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Keywords:

  • California condor;
  • endangered species;
  • Gymnogyps californianus;
  • lead poisoning;
  • nontoxic ammunition;
  • reintroduction;
  • self-sustainable populations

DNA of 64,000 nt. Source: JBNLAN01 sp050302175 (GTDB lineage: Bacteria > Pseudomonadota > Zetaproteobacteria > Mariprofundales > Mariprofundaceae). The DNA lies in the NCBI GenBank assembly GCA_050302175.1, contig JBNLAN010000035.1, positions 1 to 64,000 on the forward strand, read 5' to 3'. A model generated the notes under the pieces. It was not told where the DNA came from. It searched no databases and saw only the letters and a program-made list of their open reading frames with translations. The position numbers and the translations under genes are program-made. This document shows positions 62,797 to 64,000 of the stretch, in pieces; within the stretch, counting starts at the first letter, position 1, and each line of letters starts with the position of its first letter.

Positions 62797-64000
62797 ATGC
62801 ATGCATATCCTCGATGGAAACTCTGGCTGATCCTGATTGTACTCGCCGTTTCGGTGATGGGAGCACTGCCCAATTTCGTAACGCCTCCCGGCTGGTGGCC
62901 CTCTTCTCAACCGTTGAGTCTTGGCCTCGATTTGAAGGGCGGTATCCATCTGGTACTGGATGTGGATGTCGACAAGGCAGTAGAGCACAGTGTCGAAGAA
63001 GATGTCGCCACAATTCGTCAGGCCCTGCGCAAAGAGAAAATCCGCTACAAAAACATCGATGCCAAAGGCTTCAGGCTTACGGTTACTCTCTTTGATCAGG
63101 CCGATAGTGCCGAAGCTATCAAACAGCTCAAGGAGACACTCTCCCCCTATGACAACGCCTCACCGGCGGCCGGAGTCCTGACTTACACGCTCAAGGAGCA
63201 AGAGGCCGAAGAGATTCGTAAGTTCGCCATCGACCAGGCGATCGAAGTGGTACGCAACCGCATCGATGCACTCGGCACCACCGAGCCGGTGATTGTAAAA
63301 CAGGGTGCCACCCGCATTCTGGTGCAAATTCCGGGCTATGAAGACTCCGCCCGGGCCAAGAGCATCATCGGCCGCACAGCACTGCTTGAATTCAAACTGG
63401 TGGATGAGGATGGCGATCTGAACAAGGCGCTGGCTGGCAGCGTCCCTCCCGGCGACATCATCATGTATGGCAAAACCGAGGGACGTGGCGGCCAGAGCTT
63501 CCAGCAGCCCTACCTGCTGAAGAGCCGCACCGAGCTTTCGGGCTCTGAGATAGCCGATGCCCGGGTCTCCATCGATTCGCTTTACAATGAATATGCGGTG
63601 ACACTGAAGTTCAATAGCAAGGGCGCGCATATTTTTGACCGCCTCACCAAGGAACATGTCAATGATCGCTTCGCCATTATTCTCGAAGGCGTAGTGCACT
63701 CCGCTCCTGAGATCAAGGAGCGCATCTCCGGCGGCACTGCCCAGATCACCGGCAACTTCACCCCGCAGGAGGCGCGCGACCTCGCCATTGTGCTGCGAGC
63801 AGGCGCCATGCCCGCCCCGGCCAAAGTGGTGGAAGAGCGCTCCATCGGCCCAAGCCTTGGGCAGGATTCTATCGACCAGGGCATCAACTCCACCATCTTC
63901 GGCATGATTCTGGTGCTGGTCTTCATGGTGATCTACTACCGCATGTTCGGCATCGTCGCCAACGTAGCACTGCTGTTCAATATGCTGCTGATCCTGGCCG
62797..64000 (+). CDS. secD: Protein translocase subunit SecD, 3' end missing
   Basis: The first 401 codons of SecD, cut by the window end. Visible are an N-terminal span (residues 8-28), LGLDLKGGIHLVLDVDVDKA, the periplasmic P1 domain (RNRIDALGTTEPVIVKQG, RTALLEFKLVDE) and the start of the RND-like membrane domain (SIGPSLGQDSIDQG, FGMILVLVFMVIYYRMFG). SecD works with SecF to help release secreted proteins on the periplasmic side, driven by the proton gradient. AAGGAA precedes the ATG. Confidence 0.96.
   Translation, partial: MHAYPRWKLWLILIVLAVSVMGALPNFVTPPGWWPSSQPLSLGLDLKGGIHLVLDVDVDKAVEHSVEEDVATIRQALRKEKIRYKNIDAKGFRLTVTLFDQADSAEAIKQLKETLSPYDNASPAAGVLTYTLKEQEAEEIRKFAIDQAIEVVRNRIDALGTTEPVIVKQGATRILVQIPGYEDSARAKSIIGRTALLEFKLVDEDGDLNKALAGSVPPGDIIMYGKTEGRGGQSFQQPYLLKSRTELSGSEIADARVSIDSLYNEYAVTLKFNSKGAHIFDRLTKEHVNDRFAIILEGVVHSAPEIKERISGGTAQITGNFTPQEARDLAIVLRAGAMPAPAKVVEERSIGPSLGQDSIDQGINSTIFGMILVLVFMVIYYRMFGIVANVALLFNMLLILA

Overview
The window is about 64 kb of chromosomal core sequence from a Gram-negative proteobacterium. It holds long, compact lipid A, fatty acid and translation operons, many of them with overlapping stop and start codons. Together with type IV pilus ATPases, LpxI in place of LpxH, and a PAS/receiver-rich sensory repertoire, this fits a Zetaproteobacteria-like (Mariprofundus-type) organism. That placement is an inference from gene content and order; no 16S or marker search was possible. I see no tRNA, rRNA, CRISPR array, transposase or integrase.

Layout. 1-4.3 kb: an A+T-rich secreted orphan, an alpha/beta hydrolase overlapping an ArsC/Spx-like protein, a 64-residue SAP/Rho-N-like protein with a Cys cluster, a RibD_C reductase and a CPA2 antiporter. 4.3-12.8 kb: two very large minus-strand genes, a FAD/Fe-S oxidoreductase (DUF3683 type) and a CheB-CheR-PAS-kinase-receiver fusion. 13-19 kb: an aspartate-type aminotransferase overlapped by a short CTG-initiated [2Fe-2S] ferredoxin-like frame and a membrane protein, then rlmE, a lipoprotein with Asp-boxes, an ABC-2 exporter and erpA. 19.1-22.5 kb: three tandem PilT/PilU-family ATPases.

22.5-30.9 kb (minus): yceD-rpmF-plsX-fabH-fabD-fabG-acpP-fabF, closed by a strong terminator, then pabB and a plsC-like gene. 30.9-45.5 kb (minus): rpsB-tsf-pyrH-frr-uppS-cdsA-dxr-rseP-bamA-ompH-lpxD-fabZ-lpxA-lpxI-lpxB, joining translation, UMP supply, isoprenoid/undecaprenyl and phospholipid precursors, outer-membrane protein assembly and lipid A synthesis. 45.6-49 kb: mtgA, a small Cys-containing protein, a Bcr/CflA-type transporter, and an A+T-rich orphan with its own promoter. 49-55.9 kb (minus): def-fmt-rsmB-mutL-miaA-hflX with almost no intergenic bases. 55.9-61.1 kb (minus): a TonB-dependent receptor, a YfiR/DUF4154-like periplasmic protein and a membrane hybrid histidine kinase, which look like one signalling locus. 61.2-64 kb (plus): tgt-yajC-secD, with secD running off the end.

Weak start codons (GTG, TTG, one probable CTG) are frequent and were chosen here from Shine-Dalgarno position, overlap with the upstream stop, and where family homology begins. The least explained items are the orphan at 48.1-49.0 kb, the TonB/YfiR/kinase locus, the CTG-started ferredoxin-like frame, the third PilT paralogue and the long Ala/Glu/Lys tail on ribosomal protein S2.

ABSTRACT  The scientific evidence that California condors (Gymnogyps californianus) are frequently sickened and killed by lead poisoning from spent ammunition supports the conclusion that current levels of lead exposure are too high to allow reintroduced condors to develop self-sustaining populations in the wild in Arizona and, by inference, in California. The evidence for lead poisoning and its source comes from the following sorts of data: 1) 18 clinical necropsies revealing high levels of lead in body tissues and (or) presence of lead shotgun pellets and bullet fragments in digestive tracts; 2) moribund condors showing crop paralysis and impending starvation with toxic levels of lead in their blood; 3) widespread lead exposure among free-flying condors, many with clinically exposed or acute levels; 4) temporal and spatial correlations between big game hunting seasons and elevated lead levels in condors; and 5) lead isotope ratios from exposed condors showing close similarity to isotope ratios of ammunition lead but isotope ratios in less exposed condors being similar to environmental background sources, which are different from ammunition lead. Simple population models reveal harmful demographic impacts of unnatural mortality from lead on population trajectories of reintroduced condors. Recent innovations in the manufacture of nonlead shotgun pellets and bullets with superior ballistics now provide for a simple solution to the problem of lead ingestion by condors, many other species of wildlife, and human beings: substitute nontoxic forms of ammunition for traditional lead-based ammunition. The substitution of nontoxic ammunition would be highly efficacious for hunting, economically feasible, and the right thing to do.